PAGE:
Stephen Dilbeck: There’s no Ducking pitiful performance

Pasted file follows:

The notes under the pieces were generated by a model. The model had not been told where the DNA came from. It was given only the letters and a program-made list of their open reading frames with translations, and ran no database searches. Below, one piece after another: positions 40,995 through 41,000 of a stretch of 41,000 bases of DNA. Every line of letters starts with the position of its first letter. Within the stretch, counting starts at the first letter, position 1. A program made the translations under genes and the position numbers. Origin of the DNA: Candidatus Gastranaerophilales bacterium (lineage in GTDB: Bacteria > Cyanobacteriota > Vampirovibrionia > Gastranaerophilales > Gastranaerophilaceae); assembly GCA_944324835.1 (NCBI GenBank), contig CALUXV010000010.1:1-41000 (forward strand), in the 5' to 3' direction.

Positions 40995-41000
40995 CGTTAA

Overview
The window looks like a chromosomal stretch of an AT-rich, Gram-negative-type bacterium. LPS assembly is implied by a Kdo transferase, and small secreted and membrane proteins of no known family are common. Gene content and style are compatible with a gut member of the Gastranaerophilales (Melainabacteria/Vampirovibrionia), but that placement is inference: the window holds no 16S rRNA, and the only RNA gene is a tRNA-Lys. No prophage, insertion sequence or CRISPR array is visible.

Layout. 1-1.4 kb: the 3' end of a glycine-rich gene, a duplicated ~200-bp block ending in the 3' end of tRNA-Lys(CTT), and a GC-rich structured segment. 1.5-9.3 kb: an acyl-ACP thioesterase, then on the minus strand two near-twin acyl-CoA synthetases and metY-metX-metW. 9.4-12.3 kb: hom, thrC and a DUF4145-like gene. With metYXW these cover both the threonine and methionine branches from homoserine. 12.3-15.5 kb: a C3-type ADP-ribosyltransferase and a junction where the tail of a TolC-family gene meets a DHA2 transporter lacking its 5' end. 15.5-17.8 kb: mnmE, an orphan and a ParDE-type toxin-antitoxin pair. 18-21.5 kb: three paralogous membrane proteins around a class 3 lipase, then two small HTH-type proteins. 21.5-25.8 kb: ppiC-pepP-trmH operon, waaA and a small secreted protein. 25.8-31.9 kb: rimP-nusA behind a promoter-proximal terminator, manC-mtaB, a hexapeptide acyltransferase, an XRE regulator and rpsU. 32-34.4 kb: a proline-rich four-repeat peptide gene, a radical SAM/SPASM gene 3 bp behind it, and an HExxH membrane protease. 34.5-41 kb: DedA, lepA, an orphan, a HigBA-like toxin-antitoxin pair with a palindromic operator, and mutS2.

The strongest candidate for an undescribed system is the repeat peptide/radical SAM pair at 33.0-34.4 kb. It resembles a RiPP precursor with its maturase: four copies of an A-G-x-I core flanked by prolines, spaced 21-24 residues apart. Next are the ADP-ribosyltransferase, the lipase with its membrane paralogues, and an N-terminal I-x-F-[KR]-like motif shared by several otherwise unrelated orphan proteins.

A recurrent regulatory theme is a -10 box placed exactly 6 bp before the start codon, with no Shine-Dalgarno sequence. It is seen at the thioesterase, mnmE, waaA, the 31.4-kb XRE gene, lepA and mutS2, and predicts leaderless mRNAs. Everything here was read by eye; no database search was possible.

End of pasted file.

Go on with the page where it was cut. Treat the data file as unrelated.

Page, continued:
OH, that hurt. That was a sock to the nose, eyes left too blurry to be exactly sure what was happening. Yep, that was some Pacific-10 Conference tournament for our local teams, if your tastes run to mortification and disbelief. Hey, a great practice has suddenly become all the rage with USC and UCLA. Now both teams are licking their wounds, trying to enter the NCAA tournament reconfiguring their suddenly unsteady psyches. UCLA will still be given either a first or second seed today and likely remain out West, but how USC is seeded or where it ends up is a complete unknown. The Trojans are 23-11, finished in a three-way tie for third in the Pac-10 and made it to the conference tournament final. All very impressive. Floyd said he hoped the NCAA committee would seed USC the same as any other conference third-place team, though he admitted, “If they watched today, it might be 16.” Anyone watching must have thought Dick Enberg had lost his senses when he told viewers the Trojans had actually won their first two games against the Ducks. No, come on, tell us what really happened. There is no question the Ducks are suddenly the biggest thing to hit the Northwest since the Oregon Trail. After losing six of eight, the Ducks have won seven consecutive games, each victory more impressive than the last. “Sometimes you can sense when a team gets on a special ride,” Oregon coach Ernie Kent said. “We’re on one now.” The Ducks blew out Arizona, Cal and now USC to sweep to a tournament title that was supposed to be earmarked for regular-season champion UCLA. But these Ducks looked a lot like the Bruins who swept to the conference tournament title last year and kept rolling all the way to the NCAA title game, a team peaking at exactly the right moment. They played unexpectedly strong defense, had a terrific inside-out game, ran the floor, hit the boards and shot the ball like they were dropping it into Crater Lake. Bryce Taylor threatened to outscore the Trojans by himself. The Oregon forward was what you might consider hot, as in center of the Earth run by guys with tails and pitchforks. Taylor hit every shot he took. Every 3-pointer, every field goal, every free throw. He finished with 32 points. He was perfect as a dream. Venus de Milo with arms. “That was one of the most phenomenal performances I’ve seen in college basketball,” Kent said. USC had absolutely no answer, for him or anything else in Oregon green. “It was embarrassing,” USC guard Nick Young said. “They came out playing with more intensity, came out fired up. They just played better tonight.” firstname.lastname@example.org (818) 713-3607 160Want local news?Sign up for the Localist and stay informed Something went wrong. Please try again.subscribeCongratulations! You’re all set! The Trojans, who had played so well in winning their opening two tournament games, were left shell shocked. They weren’t angry, but numb. Not irate, but embarrassed. That sort of happens when you play in a conference title game on national television and find yourself trailing by, oh, a mere 39 points. The USC scrubs had to go on an 18-3 run at the end Saturday to make it only an 81-57 pummeling. You weren’t sure whether to offer the Trojans sympathy or condolences. “We’re going to treat it as an aberration,” USC coach Tim Floyd said. “I have a lot of belief in these young men. I think they’re going to come out and really have a great week of practice.” Like it wasn’t bad enough that No. 4 UCLA made for the quick exit against a middling Cal team, USC had to one-up the Bruins by being completely dismantled in the tournament final by Oregon, apparently the greatest seven-loss team in the history of college basketball. The final offered more carnage than “300.” It wasn’t a game, it was Mount Vesuvius vs. Pompeii, baby seal vs. club.